Friday, March 27, 2009

Clarifications On My Rejection of the "Anarchist" Label

I recently wrote about why I reject the "anarchist" label. Basically, the vast majority of anarchists are hard-core communists, and anarchism is commonly associated with opposition to the free market.

Individualist anarchism has always been the exception to the rule. While anarcho-capitalism is an offshoot of individualist anarchism, it has its roots more in classical liberalism and the Old Right than in the movement of Proudhon and Co. When I do use "anarchism" to describe my beliefs, it will always have "market" or "(neo?) individualist" or something else before it. But to use the word by itself, without any further clarification, is misleading.

"Anarchist" these days is seen as one of 20 leftist sects handing out pamphlets at the Socialist Workers of Eurasia (or whatever) book fair, perhaps at a table next to the Maoists. No thanks.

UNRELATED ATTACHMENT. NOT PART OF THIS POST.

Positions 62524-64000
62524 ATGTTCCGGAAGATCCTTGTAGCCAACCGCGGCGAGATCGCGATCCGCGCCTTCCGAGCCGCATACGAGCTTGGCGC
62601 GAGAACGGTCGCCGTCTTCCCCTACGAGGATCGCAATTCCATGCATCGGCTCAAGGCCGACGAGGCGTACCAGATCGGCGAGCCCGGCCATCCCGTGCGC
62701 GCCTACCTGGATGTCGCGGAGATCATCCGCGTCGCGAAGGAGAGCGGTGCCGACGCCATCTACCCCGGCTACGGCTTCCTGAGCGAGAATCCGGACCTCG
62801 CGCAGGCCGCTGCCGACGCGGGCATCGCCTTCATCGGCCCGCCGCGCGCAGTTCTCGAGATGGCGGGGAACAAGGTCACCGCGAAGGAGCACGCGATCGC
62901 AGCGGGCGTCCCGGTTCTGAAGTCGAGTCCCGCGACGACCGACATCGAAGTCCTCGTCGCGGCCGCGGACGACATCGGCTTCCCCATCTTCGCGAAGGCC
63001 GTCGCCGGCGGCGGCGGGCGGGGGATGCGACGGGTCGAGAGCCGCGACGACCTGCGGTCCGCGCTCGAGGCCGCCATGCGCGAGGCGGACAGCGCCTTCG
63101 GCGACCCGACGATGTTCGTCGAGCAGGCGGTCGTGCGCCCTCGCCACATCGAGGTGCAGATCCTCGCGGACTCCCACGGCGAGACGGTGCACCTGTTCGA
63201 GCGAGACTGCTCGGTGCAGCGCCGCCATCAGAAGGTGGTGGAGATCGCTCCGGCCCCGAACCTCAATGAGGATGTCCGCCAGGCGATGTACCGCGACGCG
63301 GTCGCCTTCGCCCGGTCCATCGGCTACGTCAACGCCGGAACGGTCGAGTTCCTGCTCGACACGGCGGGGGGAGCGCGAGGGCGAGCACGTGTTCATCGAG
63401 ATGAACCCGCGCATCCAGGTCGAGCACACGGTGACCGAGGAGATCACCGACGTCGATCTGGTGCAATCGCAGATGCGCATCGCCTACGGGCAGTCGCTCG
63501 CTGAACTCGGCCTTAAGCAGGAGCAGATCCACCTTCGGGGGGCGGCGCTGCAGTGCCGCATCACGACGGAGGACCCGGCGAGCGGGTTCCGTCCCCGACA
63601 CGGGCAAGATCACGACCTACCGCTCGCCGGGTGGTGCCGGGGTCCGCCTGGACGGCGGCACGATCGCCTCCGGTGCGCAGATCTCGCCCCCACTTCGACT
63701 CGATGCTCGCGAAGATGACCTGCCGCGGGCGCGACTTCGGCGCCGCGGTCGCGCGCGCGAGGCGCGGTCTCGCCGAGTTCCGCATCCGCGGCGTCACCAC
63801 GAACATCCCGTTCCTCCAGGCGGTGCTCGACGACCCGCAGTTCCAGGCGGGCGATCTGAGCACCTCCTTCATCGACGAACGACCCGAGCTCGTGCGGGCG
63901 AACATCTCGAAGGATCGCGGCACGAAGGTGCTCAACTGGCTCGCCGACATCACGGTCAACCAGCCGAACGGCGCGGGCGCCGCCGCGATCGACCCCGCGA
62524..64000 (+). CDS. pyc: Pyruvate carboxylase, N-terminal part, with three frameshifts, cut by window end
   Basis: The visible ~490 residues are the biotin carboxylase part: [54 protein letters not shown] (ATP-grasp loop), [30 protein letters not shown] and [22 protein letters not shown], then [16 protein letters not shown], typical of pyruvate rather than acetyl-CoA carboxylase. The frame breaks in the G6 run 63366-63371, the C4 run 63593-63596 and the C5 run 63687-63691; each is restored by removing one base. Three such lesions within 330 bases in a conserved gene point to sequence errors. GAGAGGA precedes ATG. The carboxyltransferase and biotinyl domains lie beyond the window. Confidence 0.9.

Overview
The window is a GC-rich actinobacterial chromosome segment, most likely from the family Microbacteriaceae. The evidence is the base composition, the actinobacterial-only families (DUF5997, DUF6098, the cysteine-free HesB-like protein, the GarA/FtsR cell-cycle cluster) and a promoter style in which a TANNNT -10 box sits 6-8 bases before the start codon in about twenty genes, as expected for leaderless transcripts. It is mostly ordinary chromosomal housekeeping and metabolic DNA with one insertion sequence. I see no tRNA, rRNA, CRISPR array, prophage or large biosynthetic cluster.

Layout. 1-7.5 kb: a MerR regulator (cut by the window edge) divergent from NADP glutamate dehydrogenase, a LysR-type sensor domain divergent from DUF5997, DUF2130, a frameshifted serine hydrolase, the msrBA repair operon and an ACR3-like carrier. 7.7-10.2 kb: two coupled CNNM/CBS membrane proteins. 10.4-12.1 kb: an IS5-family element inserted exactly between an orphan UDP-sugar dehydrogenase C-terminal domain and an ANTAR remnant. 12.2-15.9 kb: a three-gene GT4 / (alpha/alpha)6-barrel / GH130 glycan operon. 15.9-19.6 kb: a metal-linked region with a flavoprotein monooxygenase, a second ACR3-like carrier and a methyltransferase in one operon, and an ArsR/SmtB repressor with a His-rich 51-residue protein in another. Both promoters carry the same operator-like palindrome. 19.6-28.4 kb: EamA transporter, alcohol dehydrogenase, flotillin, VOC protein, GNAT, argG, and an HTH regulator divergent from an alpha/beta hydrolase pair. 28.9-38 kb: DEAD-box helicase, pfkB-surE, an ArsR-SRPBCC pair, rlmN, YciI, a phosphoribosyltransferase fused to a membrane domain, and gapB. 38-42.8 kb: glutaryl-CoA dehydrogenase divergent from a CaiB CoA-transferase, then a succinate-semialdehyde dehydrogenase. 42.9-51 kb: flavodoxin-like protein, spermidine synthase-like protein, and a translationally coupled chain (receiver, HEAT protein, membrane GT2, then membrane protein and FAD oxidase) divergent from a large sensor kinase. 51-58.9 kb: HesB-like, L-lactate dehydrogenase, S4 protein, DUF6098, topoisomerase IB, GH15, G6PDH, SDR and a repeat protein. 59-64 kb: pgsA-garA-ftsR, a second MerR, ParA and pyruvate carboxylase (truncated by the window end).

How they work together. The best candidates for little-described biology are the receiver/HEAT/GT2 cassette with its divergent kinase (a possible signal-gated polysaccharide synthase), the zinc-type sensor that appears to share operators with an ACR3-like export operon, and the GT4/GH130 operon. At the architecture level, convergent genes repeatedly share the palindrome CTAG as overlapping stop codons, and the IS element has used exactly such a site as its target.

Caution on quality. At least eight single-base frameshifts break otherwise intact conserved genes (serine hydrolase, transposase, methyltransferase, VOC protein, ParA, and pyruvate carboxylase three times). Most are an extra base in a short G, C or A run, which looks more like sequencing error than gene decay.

People would be free to set up "voluntary socialist" institutions in an ancap world, so long as they are voluntary, non-coercive, and based on private property. People would be free to set up capitalistic businesses as well, and those who don't like it can form their syndicates, communes, nudist colonies or whatever. (I don't predict success for any of this leftist quackery, but they're free to give it all a shot.)

The thing is, all these institutions would still have to exist within the general framework of a market economy. Even socialist states have to trade with the outside world and thus deal with markets to some degree. The market can never be abolished entirely. Anarchists--in the common sense of the term-- refuse to understand this, which is why I'm not one.

1 comment:

Andrew said...

First of all, I find your characterization of "anarchists" rather uncharitable. There's no reason the "Socialist Workers of Eurasia" or whoever can't coexist with you as long as you both agree to respect each others rights. I would also remind you that many free market anarchists (Benjamin Tucker, for instance) consider themselves socialists.

Secondly, while I don't reject the term "anarchist," I'll admit to being somewhat averse to applying it to myself. I tend to prefer terms like "libertarian," "left-libertarian," "mutualist," etc. I mostly do this to avoid being labeled naive ("Don't you know that society would fall apart without the government!") before I get a chance to explain my beliefs.